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Does the IRS have forever to collect what I owe?

The general rule is that the IRS can collect taxes for up to 10 years from the date the IRS puts the tax on its books. This  is known as the assessment date. You can find this date on an account transcript. It is usually the first entry on which the tax is shown. It is not the same as the date the return was filed.

There are circumstances that extend the 10-year period. Common examples are while:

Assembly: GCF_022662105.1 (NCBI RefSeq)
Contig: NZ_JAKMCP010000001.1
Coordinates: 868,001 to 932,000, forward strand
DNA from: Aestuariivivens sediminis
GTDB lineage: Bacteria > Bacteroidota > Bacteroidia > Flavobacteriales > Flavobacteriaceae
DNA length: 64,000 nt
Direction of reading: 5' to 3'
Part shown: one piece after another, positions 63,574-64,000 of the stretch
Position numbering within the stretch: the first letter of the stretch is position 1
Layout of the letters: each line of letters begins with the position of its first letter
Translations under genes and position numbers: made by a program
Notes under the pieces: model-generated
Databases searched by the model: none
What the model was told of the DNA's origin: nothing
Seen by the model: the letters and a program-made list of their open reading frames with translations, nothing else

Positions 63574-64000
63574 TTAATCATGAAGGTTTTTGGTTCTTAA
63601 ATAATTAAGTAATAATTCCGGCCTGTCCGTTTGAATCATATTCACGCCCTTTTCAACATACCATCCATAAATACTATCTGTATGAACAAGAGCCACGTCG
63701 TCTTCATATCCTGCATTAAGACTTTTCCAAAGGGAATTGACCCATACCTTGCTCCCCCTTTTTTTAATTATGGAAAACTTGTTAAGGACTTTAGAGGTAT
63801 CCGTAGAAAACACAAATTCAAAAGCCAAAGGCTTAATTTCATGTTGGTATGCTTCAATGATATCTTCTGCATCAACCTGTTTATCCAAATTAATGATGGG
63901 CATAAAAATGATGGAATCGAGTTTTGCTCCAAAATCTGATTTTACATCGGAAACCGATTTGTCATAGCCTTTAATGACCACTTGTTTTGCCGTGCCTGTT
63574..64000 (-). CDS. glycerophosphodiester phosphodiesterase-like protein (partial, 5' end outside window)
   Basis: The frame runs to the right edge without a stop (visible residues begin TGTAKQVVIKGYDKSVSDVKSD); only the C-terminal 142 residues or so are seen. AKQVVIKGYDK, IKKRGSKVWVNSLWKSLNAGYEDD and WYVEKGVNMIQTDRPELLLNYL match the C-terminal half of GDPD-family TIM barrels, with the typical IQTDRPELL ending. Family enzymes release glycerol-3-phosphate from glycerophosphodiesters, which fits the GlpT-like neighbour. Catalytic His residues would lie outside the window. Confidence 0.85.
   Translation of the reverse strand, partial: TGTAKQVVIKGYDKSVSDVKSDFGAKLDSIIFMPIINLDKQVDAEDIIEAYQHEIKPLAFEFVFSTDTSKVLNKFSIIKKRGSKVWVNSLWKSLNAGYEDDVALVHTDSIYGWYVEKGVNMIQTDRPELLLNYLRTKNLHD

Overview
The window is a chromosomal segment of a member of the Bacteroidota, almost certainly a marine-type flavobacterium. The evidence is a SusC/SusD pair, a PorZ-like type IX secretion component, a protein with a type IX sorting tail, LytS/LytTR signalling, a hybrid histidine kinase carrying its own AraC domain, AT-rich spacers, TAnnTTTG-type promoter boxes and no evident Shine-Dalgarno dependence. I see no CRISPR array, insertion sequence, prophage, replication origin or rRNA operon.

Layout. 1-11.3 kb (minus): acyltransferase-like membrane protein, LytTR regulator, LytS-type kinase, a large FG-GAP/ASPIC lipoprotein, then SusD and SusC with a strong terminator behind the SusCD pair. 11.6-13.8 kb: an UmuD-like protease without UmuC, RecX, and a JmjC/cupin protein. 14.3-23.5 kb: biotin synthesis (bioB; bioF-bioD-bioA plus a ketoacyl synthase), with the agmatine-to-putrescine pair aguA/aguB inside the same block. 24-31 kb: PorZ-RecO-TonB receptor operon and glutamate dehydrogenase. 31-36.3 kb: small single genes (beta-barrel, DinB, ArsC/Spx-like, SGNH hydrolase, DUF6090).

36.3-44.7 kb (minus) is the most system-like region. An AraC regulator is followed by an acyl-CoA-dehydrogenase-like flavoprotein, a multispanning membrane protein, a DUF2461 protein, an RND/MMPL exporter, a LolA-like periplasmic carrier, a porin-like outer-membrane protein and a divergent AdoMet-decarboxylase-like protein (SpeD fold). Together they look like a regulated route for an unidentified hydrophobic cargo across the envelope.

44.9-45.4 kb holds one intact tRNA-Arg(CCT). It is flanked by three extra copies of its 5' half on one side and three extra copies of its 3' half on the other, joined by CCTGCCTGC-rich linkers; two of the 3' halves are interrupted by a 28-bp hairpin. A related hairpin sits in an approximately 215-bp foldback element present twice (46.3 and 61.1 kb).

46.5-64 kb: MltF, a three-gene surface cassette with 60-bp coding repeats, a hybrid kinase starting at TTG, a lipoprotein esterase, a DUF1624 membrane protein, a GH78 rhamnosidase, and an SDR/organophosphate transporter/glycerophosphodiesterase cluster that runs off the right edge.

• An installment agreement has been accepted for processing

  • An Offer in Compromise has been accepted for processing

  • A request for a Collection Due Process Hearing (a form of an appeal) is in process

  • Bankruptcy is in process

  • Request for innocent spouse relief is under consideration

  • While you live outside the U.S. continuously for at least six months

Important: There can be more than one assessment date applicable to a particular tax year. This happens when there additional tax is added, for example, as the result of an audit. That assessment starts a second 10-year clock running for the IRS to collect that year's taxes.

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